A tale of survivors in a post-apocalyptic future seeking food, shelter and refuge has been told several times before, but what The Day lacks in originality, it makes up with suspense.

The plot revolves around a group of survivors seeking refuge after a war destroyed civilization and most of life on earth. Lost, starving and exhausted, the survivors find shelter in a seemingly safe abandoned house. However, while searching for food and resources, they set off a trap signaling their ruthless predators who are lying in wait to begin their deadly attack.  With food and ammunition dwindling, no place left to run, and tempers flaring, the survivors realize they must do whatever it takes to stay alive.

There is a sense of immediacy and tension right from the start of this movie. When the film opens, we meet the group of disheveled, malnourished and sickly survivors, armed with shotguns, axes and machetes wandering the back roads of a ravaged landscape.  With great pacing by director Douglas Aarniokoski, who releases few details at a time, we learn predators killed seven members of the group. This leaves the motley crew of five: leader Dominic Monaghan, Shawn Ashmore, Ashley Bell, Cory Hardrict and Shannyn Sossamon. 

The tension increases after they discover an abandoned derelict house and make an unwise decision to stay, and the next hour is all about the desperation of survival and the terror of a world suddenly gone hostile and predatory. The strains of panic and helplessness twist the tensions of the group to a breaking point and what the characters go through within the course of one day, as the story further develops, is both physically and emotionally exhausting. Nothing is what is seems once it all comes to light that a member of the group is cavorting with the enemy.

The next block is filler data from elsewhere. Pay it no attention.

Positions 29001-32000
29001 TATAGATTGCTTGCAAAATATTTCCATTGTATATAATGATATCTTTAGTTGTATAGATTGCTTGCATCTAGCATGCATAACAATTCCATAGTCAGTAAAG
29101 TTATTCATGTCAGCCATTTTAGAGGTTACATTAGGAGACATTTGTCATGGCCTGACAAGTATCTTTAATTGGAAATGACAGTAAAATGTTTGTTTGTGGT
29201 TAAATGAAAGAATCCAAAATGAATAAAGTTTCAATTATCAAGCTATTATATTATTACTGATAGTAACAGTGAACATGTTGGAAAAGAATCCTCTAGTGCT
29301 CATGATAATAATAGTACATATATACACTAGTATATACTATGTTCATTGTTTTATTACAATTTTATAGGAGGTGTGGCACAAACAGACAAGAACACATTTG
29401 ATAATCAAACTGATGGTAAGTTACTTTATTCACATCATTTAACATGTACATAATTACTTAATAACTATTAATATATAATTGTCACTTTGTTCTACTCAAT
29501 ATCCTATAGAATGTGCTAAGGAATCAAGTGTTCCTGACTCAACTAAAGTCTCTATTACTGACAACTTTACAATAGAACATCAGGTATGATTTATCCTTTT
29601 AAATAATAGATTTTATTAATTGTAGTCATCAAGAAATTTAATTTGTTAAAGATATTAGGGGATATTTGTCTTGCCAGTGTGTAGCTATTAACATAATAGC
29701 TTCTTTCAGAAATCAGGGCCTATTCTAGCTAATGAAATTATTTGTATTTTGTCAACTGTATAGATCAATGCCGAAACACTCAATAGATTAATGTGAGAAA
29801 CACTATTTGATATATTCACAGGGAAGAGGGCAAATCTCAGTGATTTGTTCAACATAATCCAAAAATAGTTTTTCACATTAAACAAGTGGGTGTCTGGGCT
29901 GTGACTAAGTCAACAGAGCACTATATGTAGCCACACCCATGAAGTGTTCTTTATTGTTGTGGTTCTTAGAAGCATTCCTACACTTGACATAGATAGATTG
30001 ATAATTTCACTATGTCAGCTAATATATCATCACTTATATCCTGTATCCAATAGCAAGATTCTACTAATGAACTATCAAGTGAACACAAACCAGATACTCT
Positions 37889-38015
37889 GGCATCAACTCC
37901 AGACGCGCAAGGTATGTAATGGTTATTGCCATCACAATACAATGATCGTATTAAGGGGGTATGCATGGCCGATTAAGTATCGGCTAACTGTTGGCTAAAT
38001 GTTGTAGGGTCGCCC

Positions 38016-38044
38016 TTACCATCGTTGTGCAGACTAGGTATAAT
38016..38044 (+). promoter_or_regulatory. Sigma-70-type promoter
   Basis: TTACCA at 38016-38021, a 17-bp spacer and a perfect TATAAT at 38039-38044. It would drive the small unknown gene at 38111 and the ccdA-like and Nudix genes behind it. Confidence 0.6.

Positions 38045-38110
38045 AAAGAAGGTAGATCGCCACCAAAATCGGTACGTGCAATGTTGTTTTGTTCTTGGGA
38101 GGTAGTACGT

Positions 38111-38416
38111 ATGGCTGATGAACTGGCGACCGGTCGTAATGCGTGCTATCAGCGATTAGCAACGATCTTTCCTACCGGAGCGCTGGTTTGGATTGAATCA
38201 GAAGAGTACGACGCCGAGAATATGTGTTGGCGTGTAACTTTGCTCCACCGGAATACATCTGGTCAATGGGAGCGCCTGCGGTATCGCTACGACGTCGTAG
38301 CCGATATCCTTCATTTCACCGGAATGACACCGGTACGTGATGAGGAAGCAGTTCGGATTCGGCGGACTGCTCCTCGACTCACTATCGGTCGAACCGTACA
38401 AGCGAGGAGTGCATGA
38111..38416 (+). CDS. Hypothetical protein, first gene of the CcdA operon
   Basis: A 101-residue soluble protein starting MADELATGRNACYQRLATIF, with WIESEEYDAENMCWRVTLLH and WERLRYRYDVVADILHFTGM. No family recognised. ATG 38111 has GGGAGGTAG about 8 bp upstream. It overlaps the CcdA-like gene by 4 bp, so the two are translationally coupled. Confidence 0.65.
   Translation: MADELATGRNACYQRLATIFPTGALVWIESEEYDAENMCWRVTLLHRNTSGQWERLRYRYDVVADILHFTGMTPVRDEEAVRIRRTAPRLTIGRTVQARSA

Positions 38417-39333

Filmed predominantly in black and white with a few flashes of color reserved for flashback scenes, The Day is a terrifying look at a post-apocalyptic future. Throats are cut, slit and stabbed and human flesh is carved out and eaten, so the bloody carnage is gory and gruesome enough to turn your belly-bile green.
Shocks come from the way Aarniokoski presents situations where we think we know what’s next, an then he pulls out the rug from underneath.

Written by Luke Passmore, the movie is strong on suspense and style, but suffers from poor musical scoring and credibility. The fact that it’s set in the future, one would expect the use of more advanced gadgetry, adding the war explanation seems un-flushed.

Still, it’s a taunt thriller with more horror than heart, and although it isn’t unique from other films in that sci-fi/horror genre, it is an edgy suspense movie, which makes it all the more effective.

Grade: B

The Day is in select theaters.